Mao stated ?This army is powerful because all its members have a conscious discipline; they have come together and they fight not for the private interests of a few individuals or a narrow clique, but for the interests of the broad masses and of the whole nation?
In 1949 the Nationalists were defeated and the remaining members fled to Formosa now known as Taiwan. They took control of Taiwan and Chiang proclaimed his new capital there. The Communists were not bothered with this. They now held total control of China.
Taiwan, Formally Formosa
After victory over the Nationalists, Mao established the Peoples Republic of China. Mao began to make many changes. Firstly he established Communism by bringing down the power of the rich and privileged and making everyone equal. The government set up mass food distribution. He was bent on changing the traditional ways of China. He allowed Women to own land, making the equal to men and basically abolished the class system. ?In order to build a great socialist society it is of the utmost importance to arouse the broad masses of women to join in productive activity. Men and women must receive equal pay for equal work in production.?
He followed the Soviet model of economic development and social change until 1958, then broke with the USSR and launched his ‘Great Leap’, which encouraged the establishment of rural industry. The failure of the Great Leap lost him much of his influence, but in 1966 he launched the Cultural Revolution, which lead to widespread terror and chaos.
After the failure of the great leap, Mao no longer had as much power as before. He concerned himself, still with the Communist ideology. However, it was the pragmatists, particularly Liu Shaoqi and Deng Xiaoping who were setting the overall tone of China.

Under the pragmatists, the Communists ideology was not so much being adopted. Factory managers were given wide authority, as their work methods did not have to fit any ideological interpretation as long as they were effective. Mao didn’t like this; he came to feel he was forgotten. Factory managers were forgetting ideology and peasants were becoming capitalists and he knew whom to blame.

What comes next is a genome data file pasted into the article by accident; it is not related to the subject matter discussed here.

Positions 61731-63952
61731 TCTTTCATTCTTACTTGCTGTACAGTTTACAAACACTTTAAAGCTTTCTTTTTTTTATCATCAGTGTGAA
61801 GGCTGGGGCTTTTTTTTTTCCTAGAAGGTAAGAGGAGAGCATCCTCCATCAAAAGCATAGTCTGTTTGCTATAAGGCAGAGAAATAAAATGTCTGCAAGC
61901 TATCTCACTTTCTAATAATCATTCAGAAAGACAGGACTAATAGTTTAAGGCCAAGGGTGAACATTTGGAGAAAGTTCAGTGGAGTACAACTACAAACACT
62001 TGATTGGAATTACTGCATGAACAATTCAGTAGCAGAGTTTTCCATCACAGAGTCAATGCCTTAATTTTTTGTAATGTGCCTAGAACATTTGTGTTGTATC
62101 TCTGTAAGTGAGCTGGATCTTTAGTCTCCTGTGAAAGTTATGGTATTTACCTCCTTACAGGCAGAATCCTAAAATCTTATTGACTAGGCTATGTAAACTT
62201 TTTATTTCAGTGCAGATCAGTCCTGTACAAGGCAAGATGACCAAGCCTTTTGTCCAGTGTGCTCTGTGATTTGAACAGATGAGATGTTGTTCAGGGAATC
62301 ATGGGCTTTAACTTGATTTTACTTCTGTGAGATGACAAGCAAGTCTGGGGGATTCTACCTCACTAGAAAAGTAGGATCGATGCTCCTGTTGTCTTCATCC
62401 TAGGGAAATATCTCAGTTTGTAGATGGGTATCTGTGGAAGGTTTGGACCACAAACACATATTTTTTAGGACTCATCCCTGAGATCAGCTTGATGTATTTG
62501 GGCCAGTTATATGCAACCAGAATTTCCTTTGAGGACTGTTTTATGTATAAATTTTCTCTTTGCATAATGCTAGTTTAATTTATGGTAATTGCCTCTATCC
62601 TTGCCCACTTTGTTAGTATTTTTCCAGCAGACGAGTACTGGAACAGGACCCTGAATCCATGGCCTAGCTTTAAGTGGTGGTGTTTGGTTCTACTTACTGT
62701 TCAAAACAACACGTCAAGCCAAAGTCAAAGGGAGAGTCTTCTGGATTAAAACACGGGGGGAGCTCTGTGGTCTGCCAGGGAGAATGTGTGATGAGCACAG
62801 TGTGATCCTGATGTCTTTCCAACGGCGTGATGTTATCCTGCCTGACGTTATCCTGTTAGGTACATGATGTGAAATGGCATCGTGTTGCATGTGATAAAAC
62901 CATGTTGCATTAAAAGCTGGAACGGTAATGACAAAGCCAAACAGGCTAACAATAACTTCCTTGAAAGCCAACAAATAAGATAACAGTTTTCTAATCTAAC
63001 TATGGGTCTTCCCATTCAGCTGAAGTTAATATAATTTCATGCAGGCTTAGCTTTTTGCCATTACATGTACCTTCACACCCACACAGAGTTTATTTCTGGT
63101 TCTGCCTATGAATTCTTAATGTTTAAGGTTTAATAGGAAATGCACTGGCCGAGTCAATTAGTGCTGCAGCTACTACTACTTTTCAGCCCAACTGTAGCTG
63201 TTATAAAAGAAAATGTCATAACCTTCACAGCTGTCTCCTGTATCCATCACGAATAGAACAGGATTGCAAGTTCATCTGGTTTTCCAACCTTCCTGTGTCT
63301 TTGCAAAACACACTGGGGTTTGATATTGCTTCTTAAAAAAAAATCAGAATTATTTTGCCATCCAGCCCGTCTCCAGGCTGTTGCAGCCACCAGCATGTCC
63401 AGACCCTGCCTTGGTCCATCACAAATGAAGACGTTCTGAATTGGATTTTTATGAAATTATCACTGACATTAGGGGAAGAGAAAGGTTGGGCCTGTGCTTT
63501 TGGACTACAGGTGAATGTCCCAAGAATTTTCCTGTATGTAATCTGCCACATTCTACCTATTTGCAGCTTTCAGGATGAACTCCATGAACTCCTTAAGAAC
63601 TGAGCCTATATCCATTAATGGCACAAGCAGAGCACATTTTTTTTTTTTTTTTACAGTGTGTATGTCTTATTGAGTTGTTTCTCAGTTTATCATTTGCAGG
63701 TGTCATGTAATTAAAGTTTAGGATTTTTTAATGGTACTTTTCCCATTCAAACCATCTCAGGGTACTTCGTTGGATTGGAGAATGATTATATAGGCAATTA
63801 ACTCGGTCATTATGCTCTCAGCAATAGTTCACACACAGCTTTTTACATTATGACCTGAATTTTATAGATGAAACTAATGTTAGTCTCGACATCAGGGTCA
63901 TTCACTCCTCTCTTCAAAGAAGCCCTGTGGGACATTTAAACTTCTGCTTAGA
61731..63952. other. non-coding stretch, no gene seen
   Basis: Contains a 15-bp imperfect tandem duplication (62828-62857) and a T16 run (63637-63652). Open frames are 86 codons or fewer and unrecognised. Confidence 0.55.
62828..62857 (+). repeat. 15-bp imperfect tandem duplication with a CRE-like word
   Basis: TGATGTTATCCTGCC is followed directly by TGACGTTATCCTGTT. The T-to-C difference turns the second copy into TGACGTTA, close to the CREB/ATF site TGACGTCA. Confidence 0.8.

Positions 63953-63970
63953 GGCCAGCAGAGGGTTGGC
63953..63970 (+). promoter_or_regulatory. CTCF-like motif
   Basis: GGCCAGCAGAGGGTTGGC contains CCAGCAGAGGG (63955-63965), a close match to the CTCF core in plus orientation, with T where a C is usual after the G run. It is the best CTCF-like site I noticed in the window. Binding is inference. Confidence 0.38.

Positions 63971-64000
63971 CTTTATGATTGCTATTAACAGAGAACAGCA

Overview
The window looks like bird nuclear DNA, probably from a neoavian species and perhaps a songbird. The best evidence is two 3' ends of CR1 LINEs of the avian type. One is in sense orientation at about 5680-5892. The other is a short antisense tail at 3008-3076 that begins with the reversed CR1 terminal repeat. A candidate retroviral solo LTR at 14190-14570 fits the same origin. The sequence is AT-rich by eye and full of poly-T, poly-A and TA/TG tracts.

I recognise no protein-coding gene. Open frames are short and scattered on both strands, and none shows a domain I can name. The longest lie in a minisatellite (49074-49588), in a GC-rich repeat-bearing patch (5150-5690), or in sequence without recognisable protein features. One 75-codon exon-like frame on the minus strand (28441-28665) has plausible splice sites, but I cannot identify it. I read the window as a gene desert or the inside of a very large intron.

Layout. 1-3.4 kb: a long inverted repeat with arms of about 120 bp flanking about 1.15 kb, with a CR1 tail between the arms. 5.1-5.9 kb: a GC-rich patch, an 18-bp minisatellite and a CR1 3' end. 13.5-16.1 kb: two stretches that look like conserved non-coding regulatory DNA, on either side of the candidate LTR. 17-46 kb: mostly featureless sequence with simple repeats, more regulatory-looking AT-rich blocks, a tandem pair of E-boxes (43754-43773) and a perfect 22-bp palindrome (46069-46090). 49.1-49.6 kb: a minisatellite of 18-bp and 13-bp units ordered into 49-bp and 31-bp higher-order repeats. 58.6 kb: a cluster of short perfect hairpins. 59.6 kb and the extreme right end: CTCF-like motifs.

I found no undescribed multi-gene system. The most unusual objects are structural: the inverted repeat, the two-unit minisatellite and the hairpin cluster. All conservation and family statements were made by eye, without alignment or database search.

Mao had decided on a world revolution, an attempt to go beyond party rectification plans to eliminate those in leadership who dared to double cross him. In the autumn of 1966 posters began to go around calling people to engage in virtually, another civil war. He labeled the revolt ?Great Proletarian Cultural Revolution?. The idea behind was to return to Mao’s way of Chinese communism.

Mao spoke mainly to the country’s youth, the 300 million Chinese who were too young to experience the first revolution. Young people from around the country were organized, fed, and transported to all the important cities by the PLA, led by Lin Biao. These youths were designated as ?Red Guards’ and given military uniforms and arms. Mao assured them that ?To rebel is justified? told them they had a license to knock down the old.

Before the autumn was over, they were raging all over the country. Wherever they went the carried copies of the little red book waving it almost in a religious sense. They attacked anyone they felt was not fit for Mao’s thought. Intellectuals were the main to be lashed against, and the pragmatists who had taken power from Mao.

By the start of 1967 there was no sign from Mao that he felt restraint was needed. The country was in chaos. All schools and universities were closed. The Red Guard had split into 100’s of factions and were soon attacking each other. Before 1967 was over, virtually every official with any prominence with the exception of Mao had been denounced.

Late in the year, Mao ordered the Red guards to go home and back to school. He called in the army to restore order. China was being run mainly by the military. There had been no real lasting reorganization of society from the Cultural Revolution. There was a shift in personnel and new leaders. Mao had again emerged in China as the number one man.

Mao was beginning to look very old and in September 1976 he died. The pragmatists again held the power, not the radicals who followed Mao. In the summer of 1981 the Communist party central committee officially declared that Mao had been wrong in emphasizing a constant struggle and launching the Cultural Revolution.

? Microsoft Encarta Encyclopedia 99
? Encyclopedia Britannica 99
? Cheng J, Mao, Beijing, Beijing Press, 1993
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? Cheng J, China: Communist Revolution, Beijing, Beijing Press, 1991
? Poole F, Mao Zedong, USA, Library of Congress Cataloging in Publication data, 1982
? Quotations from Chairman Mao Zedong, Peking, Foreign Languages Press, (No other information)